Lunchbox Ideas for Kindergarten

By Maggie McCormick
healthy foods image by Steve Lovegrove from

Pack your kindergartener's lunch to ensure he's getting a properly balanced meal--something you can't do if he's buying lunch at school. Pack a variety of healthy foods. Avoid sugary foods and junk food, such as chips. A well-balanced meal includes protein, whole grains, fruits, dairy products and vegetables. Keep in mind that certain lunchbox ideas serve double-duty--yogurt includes protein and dairy, for example.

Whole Grain

Use 100 percent whole grain bread to create your child's sandwich for a lunch-time serving of whole grains. However, you don't have to rely on this old stand-by. Make lunches that include brown rice or whole grain pasta for a change. Insulated lunchboxes will help keep these types of lunches warm until lunch time. Give your child last night's leftovers for a quick, easy meal.

Fruits and Vegetables

Fruits and vegetables give your child the essential nutrients she needs to make it through the day. Raw fruits can make an ideal dessert--place them in a special container so they don't get smashed in her bag. Such vegetables as frozen peas and corn also make a good addition. If you put them in frozen, they'll thaw by lunch time. Encourage your child to eat her fruits and veggies--include a dipping sauce, such as ranch dressing, yogurt mixed with honey or peanut butter.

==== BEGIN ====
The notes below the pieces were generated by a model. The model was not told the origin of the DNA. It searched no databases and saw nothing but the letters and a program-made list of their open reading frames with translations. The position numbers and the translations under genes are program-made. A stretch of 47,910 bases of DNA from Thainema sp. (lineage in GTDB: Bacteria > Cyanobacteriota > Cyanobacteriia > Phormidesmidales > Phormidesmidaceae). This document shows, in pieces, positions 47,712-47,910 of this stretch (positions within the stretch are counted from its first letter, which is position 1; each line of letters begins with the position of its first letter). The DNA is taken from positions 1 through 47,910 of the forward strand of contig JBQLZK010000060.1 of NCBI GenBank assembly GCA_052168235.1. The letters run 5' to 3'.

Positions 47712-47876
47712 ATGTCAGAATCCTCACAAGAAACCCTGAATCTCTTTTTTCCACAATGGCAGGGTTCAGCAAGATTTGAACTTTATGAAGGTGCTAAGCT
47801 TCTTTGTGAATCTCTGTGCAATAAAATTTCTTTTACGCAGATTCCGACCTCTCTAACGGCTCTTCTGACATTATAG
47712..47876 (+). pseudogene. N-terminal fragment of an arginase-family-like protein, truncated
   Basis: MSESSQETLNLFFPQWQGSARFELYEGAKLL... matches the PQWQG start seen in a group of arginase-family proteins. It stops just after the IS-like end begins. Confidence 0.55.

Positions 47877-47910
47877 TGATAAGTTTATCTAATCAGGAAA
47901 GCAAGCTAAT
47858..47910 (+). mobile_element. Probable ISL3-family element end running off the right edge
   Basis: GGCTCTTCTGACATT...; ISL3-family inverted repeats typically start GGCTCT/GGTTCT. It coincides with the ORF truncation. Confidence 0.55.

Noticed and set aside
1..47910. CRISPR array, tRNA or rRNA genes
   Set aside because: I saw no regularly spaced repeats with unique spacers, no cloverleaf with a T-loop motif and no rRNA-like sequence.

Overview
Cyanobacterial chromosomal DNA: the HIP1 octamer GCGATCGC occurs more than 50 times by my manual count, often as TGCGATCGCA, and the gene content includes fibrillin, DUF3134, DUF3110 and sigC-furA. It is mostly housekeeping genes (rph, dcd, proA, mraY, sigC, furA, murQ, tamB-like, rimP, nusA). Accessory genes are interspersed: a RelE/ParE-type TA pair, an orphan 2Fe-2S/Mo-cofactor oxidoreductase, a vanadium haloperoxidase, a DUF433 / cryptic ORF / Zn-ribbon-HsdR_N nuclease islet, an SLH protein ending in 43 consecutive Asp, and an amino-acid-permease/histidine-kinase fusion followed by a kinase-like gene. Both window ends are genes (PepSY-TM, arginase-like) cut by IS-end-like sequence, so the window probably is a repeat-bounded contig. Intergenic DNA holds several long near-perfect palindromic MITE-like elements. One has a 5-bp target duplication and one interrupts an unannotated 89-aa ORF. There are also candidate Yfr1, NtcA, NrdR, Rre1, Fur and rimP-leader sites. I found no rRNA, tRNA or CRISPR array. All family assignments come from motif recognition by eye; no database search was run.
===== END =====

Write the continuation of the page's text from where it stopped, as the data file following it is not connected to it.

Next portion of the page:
Protein will help build your child's muscles and keep him full throughout the day. Make a sandwich that uses deli meats or peanut butter. Beans are another good source of protein and they don't have as much fat as animal protein. Pack a bean soup or chili for a vegetarian meal. Include chicken nuggets or mini-hamburgers--this works best in an insulated lunch box.


Dairy gives your child much-needed calcium, so include a serving of dairy. If you choose yogurt, avoid the sugary options. Choose a plain version and add fruits or honey to sweeten it. Cheese also makes a good source of dairy--include string cheese or cheese slices. Pack milk or soy milk as a drink. When including dairy products, use an insulated lunchbox that can keep these items cold, especially if your child eats later in the day.


Kindergarten classes often feature a snack time and require you to pack a snack in addition to the main lunch. If you have to do this, choose healthy snacks for your child. For example, send along whole grain crackers with cheese or peanut butter, a healthy muffin or a piece of fresh fruit.